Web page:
By Sgt. Salvatore Ottaviano
99th Readiness Division
Sgt. Kelvin Santiago spent this past Veterans Day as many do, spending time with family and remembering those who served before him – especially his father.
“My father’s here visiting from Puerto Rico and we’re going to celebrate Veterans Day together,” said Santiago when asked about his plans for the annual day of commemoration.
At age 22, Santiago will reach his five-year mark as a Soldier in the U.S. Army Reserve in a few weeks. He served in both Iraq and Syria in 2019.
“I like serving in the military because of the overall meaning to me: Being part of a bigger cause, putting others before yourself,” he said.
Santiago works for the 99th Readiness Division as part of the G3 operations staff. His military occupational specialty is 15P - Aviation Operations Specialist.
As a one-year-old, Santiago moved with his family from Puerto Rico to Trenton.
“I joined the Army to follow in my father’s footsteps because he was in the military,” he said. His dad, Samuel, never had a deployment during his career with the National Guard, but Santiago gained a lot of knowledge from him about being a Soldier, which went a long way in preparing for his own Army career.
“I kept learning about the Army when I was young with my father,” he said. “In high school, I took the ASVAB test and did well, and then I joined.
“The ones who supported me the most in joining were my father and my brother,” Santiago continued. “My mother sees that it’s ok now; she sees the value and good things about it.”
There are many aspects Santiago appreciates as a member of the Army Reserve, especially being an NCO as well as being a leader of other soldiers.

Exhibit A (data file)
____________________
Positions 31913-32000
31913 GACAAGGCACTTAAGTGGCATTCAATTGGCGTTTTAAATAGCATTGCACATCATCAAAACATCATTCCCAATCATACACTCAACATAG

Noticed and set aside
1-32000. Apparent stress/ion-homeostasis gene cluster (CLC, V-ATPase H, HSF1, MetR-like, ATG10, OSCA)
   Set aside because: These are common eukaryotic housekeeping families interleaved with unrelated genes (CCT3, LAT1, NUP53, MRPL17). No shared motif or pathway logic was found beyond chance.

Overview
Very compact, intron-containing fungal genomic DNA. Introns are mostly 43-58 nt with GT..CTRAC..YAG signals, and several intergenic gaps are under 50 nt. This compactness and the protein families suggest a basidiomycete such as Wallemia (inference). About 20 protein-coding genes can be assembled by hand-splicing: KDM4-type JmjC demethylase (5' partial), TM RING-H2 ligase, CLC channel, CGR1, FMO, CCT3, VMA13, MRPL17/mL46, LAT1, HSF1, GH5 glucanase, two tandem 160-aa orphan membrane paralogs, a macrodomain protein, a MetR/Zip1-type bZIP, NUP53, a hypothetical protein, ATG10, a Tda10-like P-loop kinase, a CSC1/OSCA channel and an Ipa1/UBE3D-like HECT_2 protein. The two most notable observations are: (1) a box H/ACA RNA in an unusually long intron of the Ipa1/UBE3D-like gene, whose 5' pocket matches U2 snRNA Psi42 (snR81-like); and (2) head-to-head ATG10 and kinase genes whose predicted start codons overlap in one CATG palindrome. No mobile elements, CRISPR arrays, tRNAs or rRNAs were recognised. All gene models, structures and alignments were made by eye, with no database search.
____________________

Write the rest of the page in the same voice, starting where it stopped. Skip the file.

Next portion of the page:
“To be a leader, first it’s about knowing what you’re doing, which means you have follow first; to crawl before you walk, and take initiative and learn as you go,” he said.
Santiago plans on continuing his military service for at least 20 or 30 years, planning to be a warrant officer or re-class to information technology as an active guard/reserve Soldier.
He’s also following in his father footsteps by influencing people about the military, to pay it forward.
“I like to help people; promote joining the military,” he said. “Where I come from [in Trenton] they fall into things or get in on the wrong things, and sometimes they look at me in the military to see if they could try to turn their life around.
“I tell them, ‘Do it - you don’t know if you’re gonna like something unless you try,’” Santiago continued. “Some regret not joining sooner. They see the school as a valuable benefit, to have the opportunity to go to college.”
He also has come to appreciate the military benefits like the Post 9/11 GI Bill.
“I took a few classes so far. I might get back into school eventually, but I want to transfer some college benefit to my children someday,” said Santiago.